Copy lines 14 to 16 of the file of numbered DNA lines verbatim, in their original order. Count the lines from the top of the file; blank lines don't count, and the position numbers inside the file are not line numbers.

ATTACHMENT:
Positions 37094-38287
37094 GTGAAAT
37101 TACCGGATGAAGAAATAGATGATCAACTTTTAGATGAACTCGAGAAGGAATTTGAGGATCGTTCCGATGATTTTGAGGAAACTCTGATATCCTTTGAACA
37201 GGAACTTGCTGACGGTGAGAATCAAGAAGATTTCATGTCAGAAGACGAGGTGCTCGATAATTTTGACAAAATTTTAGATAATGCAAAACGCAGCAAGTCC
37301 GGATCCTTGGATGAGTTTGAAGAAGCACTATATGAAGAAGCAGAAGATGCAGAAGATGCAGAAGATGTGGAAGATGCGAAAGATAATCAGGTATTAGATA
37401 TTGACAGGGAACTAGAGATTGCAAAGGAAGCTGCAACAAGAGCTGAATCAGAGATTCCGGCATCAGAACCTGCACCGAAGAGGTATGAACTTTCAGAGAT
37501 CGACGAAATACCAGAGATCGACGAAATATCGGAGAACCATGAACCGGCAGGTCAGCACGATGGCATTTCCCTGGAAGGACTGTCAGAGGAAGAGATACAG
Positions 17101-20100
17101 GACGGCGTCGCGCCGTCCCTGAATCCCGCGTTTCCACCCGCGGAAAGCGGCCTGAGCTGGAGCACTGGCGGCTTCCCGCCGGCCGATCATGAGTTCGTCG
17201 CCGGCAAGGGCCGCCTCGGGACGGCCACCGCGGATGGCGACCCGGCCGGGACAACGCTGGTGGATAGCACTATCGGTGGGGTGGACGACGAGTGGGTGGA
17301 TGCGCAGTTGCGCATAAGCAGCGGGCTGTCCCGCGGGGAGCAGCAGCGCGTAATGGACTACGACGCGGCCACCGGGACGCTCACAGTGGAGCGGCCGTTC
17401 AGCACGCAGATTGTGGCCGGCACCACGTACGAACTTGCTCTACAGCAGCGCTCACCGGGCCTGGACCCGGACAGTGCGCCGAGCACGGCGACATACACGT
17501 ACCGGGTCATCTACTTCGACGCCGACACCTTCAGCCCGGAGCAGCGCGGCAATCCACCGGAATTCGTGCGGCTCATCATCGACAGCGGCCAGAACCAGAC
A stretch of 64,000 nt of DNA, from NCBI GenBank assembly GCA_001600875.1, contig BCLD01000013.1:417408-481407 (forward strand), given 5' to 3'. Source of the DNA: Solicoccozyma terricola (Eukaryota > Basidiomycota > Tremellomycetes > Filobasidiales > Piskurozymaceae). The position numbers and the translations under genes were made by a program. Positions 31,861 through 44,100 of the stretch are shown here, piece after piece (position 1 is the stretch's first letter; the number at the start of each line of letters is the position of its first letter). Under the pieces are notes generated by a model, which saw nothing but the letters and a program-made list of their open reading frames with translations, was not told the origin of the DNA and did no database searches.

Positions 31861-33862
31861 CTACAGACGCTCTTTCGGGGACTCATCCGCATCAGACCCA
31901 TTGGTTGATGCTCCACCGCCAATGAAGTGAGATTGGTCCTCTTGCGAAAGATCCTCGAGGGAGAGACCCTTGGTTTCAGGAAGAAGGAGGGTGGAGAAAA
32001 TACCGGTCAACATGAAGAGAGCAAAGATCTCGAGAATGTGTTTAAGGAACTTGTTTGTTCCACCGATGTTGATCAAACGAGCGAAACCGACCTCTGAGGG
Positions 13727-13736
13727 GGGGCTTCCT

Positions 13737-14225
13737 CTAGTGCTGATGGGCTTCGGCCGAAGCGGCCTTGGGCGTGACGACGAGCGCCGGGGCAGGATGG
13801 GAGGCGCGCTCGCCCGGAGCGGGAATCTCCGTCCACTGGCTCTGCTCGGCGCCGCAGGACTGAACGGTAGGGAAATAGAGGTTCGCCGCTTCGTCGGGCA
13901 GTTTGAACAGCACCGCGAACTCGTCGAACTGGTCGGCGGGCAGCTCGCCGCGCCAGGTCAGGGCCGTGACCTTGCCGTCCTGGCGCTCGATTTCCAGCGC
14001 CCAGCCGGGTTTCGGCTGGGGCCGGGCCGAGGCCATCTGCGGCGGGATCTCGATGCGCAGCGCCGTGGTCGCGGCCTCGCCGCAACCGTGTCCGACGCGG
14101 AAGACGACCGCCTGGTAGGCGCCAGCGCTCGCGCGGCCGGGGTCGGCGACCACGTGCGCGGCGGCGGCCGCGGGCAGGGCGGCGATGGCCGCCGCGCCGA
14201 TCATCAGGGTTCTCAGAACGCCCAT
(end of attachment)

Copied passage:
A stretch of 64,000 nt of DNA, from NCBI GenBank assembly GCA_001600875.1, contig BCLD01000013.1:417408-481407 (forward strand), given 5' to 3'. Source of the DNA: Solicoccozyma terricola (Eukaryota > Basidiomycota > Tremellomycetes > Filobasidiales > Piskurozymaceae). The position numbers and the translations under genes were made by a program. Positions 31,861 through 44,100 of the stretch are shown here, piece after piece (position 1 is the stretch's first letter; the number at the start of each line of letters is the position of its first letter). Under the pieces are notes generated by a model, which saw nothing but the letters and a program-made list of their open reading frames with translations, was not told the origin of the DNA and did no database searches.

Positions 31861-33862
31861 CTACAGACGCTCTTTCGGGGACTCATCCGCATCAGACCCA